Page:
We see him at 7:30 AM on Tuesdays and Thursdays and the team gets a third workout in with a teammate when it is convenient for them throughout the week.  Ryan asks them to do their Move Project isometrics both prior to playing and practicing and to get a fourth light workout in each week with those movements in mind.  Everyone on the team understands the importance of each facet of our workouts and is committed to fitness.

With all of that said, here are two examples of Marc's workout plan for the past week and a bunch of still shots of the team hard at work.
This was our 1/28/2016 workout plan.  Within each workout, Coach Soltis includes time for a bit of yoga and stretching.  On this day, the team learned a chair pose twist ( I think it's the right name).


This was our 1/26/2016 workout plan.
Each session starts with Coach Soltis telling the team what's on the agenda and what his expectations are for pace and effort.  Both are always high.  The pace is quick and full effort is expected on each and every exercise.  This is Coach Soltis, McCurdy, Celli, Rossi, Page (behind Dunne), Dunne and Haglund left to right.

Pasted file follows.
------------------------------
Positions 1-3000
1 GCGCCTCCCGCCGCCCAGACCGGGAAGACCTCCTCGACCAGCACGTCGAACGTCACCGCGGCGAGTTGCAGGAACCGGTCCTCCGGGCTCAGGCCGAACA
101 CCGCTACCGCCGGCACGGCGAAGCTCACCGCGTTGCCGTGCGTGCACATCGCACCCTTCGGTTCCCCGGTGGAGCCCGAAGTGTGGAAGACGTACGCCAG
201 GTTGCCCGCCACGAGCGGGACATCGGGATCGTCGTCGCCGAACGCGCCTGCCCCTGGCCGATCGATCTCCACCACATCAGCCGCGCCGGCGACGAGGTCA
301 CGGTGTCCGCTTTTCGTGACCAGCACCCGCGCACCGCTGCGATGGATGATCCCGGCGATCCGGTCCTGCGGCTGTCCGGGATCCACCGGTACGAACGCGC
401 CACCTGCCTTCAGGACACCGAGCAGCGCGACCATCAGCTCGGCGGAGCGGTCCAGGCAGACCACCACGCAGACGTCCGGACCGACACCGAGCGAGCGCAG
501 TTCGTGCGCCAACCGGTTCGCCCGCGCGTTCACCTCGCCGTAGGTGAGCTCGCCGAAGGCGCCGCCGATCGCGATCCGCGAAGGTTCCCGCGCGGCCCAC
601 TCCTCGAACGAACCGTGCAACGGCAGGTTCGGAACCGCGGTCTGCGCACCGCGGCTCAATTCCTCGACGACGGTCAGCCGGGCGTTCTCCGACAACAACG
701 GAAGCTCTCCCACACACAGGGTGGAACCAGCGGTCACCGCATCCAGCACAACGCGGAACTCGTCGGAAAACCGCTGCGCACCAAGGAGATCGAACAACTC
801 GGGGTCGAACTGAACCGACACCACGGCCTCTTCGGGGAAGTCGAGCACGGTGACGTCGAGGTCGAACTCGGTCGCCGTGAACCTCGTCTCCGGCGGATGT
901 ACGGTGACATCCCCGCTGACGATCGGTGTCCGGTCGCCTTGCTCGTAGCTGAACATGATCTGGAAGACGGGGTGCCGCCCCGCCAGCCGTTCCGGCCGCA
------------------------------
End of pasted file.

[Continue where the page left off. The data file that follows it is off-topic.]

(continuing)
McCurdy doing Russian Twists on the ball and Rossi doing dumb bell plank rows.


This is a shot of the team doing their rotator cuff maintenance on the ball, which requires them to use their cores and balance, too.  These exercises are never meant for a lot of weight, but to simply keep the important muscles in the joint strong.  This is Dunne, Rossi and Page from left to right.



Coach Soltis leading a yoga pose.  Centered and breathing....
These two pictures show examples of our movement prep each day.  The players go over and under hurdles for hip flexibility.  Notice that they run from station to station.  #PonyUpTempo applies to all teams at SMU when we are in the weight room.


More movement prep prior to the workout.

Coach Dave watches the workout.  Both coaches attend almost every workout.  We want to make sure our players understand the importance of their fitness and strength, so we show up!